Nine hurt as car rams into New Year's crowd on famed Tokyo street

Driver, a 21-year-old man, arrested at the scene on suspicion of arrested murder, police say.

    The incident took place in the popular tourist area of Harajuku [Kyodo/via Reuters]
    The incident took place in the popular tourist area of Harajuku [Kyodo/via Reuters]

    At least nine people have been injured, one seriously, when a driver deliberately ploughed his car into a crowd celebrating New Year's Eve along a famous street in Japan's capital, Tokyo, according to police and media reports.

    With an "intent to murder", a 21-year-old man drove a small vehicle into Takeshita Street in Tokyo's fashion district of Harajuku at 10 minutes past midnight (15:10GMT on Monday), a police spokesperson told AFP news agency.

    The driver, identified as Kazuhiro Kusakabe, was arrested at the scene on suspicion of arrested murder.

    According to national broadcaster NHK, he told police he was acting in "retribution for the death penalty" without giving more precise details.

    NHK footage showed a small box vehicle with a smashed front and paramedics carrying people on stretchers into ambulances.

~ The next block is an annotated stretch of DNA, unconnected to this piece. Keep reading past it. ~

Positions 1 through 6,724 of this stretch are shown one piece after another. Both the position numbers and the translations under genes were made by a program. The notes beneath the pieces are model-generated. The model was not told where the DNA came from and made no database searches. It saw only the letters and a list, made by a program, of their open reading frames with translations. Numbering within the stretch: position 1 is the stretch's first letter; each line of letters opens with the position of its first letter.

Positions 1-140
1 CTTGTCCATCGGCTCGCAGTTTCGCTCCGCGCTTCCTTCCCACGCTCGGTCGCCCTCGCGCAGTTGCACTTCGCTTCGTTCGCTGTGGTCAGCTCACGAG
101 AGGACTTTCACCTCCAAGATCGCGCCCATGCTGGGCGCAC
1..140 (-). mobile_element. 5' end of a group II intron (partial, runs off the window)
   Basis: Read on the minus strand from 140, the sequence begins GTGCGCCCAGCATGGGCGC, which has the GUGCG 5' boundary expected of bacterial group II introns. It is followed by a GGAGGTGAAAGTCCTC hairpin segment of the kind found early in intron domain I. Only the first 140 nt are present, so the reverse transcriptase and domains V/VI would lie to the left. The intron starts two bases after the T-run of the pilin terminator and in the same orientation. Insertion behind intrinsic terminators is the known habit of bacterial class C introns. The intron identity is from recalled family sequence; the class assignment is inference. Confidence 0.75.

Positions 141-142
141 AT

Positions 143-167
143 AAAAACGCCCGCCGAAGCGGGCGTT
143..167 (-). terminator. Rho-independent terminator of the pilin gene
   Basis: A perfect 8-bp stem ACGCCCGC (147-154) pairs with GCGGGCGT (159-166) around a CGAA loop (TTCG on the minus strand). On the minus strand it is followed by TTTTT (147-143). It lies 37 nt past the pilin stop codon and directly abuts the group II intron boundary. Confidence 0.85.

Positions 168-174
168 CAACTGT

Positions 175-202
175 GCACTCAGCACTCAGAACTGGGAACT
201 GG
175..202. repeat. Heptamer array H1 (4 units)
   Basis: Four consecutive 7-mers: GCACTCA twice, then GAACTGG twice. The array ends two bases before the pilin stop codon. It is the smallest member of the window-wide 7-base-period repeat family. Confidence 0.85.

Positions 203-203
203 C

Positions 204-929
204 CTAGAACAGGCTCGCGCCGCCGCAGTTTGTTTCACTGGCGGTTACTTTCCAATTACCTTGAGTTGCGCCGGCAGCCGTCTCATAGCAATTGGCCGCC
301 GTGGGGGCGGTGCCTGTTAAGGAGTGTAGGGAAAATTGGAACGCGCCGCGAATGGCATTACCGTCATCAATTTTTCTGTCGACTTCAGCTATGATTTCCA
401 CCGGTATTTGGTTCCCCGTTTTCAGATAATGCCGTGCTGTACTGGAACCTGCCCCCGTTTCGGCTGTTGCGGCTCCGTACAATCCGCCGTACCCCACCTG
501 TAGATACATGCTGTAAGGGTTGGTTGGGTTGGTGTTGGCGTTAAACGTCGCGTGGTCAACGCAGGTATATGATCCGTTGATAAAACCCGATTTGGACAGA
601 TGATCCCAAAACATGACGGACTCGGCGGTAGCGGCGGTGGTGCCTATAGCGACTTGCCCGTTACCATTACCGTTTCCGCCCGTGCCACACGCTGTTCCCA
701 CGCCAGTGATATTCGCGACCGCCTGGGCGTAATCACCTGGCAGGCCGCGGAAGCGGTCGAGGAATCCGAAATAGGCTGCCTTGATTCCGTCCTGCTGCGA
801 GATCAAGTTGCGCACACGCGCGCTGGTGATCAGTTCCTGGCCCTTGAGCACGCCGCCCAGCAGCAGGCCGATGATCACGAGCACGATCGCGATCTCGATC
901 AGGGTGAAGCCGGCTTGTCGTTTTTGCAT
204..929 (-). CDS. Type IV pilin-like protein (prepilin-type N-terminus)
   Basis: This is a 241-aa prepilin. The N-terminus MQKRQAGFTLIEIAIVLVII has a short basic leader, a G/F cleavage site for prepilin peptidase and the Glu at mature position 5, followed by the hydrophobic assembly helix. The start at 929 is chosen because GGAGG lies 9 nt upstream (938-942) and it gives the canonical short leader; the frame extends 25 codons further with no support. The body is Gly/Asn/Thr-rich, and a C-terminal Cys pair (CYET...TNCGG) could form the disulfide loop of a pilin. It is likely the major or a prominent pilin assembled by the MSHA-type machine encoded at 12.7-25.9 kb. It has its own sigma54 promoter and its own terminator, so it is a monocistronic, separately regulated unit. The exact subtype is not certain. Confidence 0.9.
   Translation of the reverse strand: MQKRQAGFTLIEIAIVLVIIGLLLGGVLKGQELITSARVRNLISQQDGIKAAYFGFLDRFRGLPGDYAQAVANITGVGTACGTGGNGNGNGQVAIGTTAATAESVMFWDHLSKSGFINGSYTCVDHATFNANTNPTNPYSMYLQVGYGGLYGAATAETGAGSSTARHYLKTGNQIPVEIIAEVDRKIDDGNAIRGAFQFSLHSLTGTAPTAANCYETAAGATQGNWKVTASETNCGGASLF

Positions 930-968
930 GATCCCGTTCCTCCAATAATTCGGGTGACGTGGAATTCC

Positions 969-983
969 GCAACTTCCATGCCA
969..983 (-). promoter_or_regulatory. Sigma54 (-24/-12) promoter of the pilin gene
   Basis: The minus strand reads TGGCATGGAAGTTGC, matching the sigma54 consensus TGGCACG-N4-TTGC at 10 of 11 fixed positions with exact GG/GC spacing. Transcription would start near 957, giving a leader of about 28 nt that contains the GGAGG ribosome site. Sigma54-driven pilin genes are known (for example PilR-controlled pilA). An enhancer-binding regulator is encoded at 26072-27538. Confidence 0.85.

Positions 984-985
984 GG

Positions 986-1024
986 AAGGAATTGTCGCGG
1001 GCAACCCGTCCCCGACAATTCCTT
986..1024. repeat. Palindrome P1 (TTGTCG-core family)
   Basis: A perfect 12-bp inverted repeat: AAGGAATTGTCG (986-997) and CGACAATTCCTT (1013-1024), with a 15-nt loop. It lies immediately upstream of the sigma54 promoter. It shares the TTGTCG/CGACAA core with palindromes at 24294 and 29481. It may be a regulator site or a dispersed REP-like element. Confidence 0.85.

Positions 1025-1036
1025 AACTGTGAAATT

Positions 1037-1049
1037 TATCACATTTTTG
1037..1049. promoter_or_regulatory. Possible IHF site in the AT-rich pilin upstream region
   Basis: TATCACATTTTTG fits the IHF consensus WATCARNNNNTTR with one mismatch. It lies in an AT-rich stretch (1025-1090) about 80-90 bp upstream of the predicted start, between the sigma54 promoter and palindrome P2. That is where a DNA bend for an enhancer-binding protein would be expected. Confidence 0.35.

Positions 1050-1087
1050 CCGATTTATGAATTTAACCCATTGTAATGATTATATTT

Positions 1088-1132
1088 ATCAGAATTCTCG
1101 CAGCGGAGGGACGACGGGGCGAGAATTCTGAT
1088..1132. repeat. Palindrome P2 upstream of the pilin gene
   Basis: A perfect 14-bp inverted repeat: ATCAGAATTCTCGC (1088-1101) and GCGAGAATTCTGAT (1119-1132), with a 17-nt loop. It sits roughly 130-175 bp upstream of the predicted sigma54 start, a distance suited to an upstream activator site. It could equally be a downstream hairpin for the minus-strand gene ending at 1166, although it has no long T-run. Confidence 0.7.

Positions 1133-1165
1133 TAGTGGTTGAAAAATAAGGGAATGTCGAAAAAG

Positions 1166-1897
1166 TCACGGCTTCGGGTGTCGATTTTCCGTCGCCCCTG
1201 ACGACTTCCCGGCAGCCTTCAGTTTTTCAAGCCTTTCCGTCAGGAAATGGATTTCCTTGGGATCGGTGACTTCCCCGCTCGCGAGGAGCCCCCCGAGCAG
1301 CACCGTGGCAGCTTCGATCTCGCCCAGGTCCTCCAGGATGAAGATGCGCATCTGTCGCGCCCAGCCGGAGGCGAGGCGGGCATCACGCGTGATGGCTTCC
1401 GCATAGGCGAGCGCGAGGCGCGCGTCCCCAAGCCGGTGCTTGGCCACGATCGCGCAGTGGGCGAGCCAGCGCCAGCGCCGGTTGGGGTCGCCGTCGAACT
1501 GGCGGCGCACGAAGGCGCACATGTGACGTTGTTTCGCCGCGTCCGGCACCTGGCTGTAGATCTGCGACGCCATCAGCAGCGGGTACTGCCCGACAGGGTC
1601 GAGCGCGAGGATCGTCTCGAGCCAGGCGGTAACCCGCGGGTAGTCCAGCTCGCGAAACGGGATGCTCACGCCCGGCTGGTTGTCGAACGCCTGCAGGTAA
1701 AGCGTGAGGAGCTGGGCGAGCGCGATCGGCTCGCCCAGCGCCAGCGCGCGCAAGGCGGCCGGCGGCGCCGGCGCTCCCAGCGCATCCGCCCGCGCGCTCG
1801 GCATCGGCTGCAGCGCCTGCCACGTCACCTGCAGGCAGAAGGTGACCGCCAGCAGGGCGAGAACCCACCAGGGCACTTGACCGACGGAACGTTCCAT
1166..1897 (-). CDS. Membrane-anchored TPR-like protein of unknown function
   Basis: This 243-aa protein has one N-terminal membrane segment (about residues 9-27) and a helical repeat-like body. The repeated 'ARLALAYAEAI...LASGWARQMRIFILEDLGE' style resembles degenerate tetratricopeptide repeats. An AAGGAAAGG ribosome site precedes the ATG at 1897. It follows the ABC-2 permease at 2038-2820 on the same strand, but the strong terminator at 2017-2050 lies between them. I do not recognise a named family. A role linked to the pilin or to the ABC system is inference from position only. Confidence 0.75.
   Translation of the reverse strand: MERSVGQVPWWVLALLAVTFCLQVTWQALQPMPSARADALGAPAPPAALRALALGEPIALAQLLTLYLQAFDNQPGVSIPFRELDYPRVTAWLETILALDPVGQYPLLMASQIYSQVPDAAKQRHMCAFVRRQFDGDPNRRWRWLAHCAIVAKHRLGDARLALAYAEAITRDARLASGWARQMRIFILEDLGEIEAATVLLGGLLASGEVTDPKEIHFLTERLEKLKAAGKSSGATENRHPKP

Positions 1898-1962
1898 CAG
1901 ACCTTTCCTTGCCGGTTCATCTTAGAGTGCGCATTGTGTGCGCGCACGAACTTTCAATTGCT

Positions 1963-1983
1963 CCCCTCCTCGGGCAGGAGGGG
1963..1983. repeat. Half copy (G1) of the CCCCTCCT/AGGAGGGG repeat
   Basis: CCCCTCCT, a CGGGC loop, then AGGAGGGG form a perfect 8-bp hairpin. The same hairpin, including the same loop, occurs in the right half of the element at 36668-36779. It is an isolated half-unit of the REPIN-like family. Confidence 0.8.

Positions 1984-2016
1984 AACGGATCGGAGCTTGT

"It is a shock. Really scary, isn't it?" one bystander told NHK.

    Police immediately cordoned off the street, which was packed with people celebrating the arrival of 2019. 

    One college student suffered serious injuries during the attack and was undergoing surgery, the police spokesperson told AFP.

    According to local media, Kusakabe hit a total of eight people and assaulted another on the street, which was closed to car traffic at the time as revellers crammed the area to celebrate the arrival of 2019.

    Takeshita Street is packed with small shops and is considered the centre of youth culture and fashion in Japan, attracting tens of thousands of international tourists every day.

    Unlike in other major cities, New Year in Tokyo is a relatively muted affair.

    There is no major fireworks display and no central point where revellers gather.

    SOURCE: News agencies